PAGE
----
One of the principal arguments for a coherent, content-rich curriculum is that background knowledge — knowing something about the topic you’re reading about – compensates for weak reading ability. But how great is the effect? A tantalizing article by reading researcher Tom Sticht on EdNews.org suggests that in adult readers background knowledge can close a gap of five grade levels of general reading ability.
If you want to test what someone knows about a subject, Sticht writes, “you might give them a simple multiple choice test in a written format, and then ask questions about the subject matter of interest.” However this “confounds the assessment of the person’s knowledge about the subject with their ability to read.” In other words, it’s difficult to tell whether a person taking a reading test doesn’t know the meaning of a word, for example, can’t decode a word, or lacks the background knowledge of the subject needed for adequate comprehension. As Sticht puts it, we risk confusing ignorance with illiteracy. “Generally there is no attempt to separately determine a student’s knowledge in the content area separately from the person’s ability to read in the content area in an unskilled or skilled manner,” Sticht observes.
Sticht uncoupled reading ability from subject knowledge in work that he and colleagues performed for the U.S. Navy several years ago. They developed “a 45 hour reading development program to help sailors improve their reading ability while increasing their knowledge needed for upward mobility in their career progression…In assessing learning outcomes in this course we considered both improvements in Navy career progression knowledge and increases in reading skill,” he writes.
They designed two separate assessments–one on the Navy-specific learning taught in the course; the other a more general reading assessment. By comparing the two “we could determine separately the extent to which personnel had increased their Navy knowledge as well as their reading skill for incrementing their long term knowledge store using an external knowledge store,” Sticht says.
In additional work for the U.S. Navy we developed separate readability formula for determining how much general reading ability as measured by a standardized, normed reading test a person needed to be able to comprehend Navy material with 70 percent accuracy. We developed formulas for those with high and low prior knowledge about the Navy. We found that with low background Navy knowledge, a person needed a general reading ability of about the eleventh grade to comprehend with 70 percent accuracy. But highly knowledgeable personnel needed only a sixth grade level of general reading to comprehend Navy-related material with 70 percent accuracy. In this case, then, high levels of background knowledge substituted for some five grade levels of general reading ability.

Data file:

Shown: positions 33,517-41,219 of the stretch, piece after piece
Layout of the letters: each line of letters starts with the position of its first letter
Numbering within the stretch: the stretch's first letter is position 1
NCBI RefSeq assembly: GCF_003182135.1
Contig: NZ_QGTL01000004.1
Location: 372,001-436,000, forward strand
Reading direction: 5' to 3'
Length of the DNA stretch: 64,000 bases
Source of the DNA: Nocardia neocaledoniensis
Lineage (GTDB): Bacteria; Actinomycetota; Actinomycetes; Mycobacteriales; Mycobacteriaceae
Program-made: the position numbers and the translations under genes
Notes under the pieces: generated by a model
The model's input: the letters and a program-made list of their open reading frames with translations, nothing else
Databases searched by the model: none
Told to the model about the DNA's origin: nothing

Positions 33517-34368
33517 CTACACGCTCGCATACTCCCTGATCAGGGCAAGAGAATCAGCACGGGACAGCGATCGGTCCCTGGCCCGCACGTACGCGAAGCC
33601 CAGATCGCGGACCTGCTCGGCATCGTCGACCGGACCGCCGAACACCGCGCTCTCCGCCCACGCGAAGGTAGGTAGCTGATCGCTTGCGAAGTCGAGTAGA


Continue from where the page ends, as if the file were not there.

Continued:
The Armed Services, Sticht says ”have long understood the difference between general reading ability and specialized bodies of knowledge.” When selecting people for service,” he points out, “lower general reading ability scores may be offset by higher scores in specialized bodies of knowledge.” Confusing ignorance with illiteracy “contributes to a serious underestimation of the intellectual abilities of America’s children, youth, and adults,” he concludes.
Sticht’s eye-opening work validates a content-rich approach to K-12 education and once again demonstrates the intellectual bankruptcy of treating reading as an all-purpose, transferable skill, which it clearly is not. Sticht’s point that we confuse ignorance with illiteracy has two big takeaways for educators: the achievement gap is mostly a knowledge gap; if a “poor reader” and a “good reader” take a reading test where both share the same background knowledge, the perceived differences in their reading ability will likely narrow or disappear (this is also an argument for reading tests that are based on curriculum taught, not randomly chosen subjects). Secondly, if we know that knowledge correlates with general reading ability, then the best strategy for raising achievement across the board is with a rich and rigorous curriculum from the first days of school. Teaching content IS teaching reading.
“By not talking about the knowledge needed by the workforce people think they can teach any content and thereby improve the skill needed for workingi n a broad set of occupations,” Sticht wrote to me in an email. ”Failure to focus on knowledge leads to inefficient and too often ineffective career education or job training or retraining that many out of work people need,” he concludes.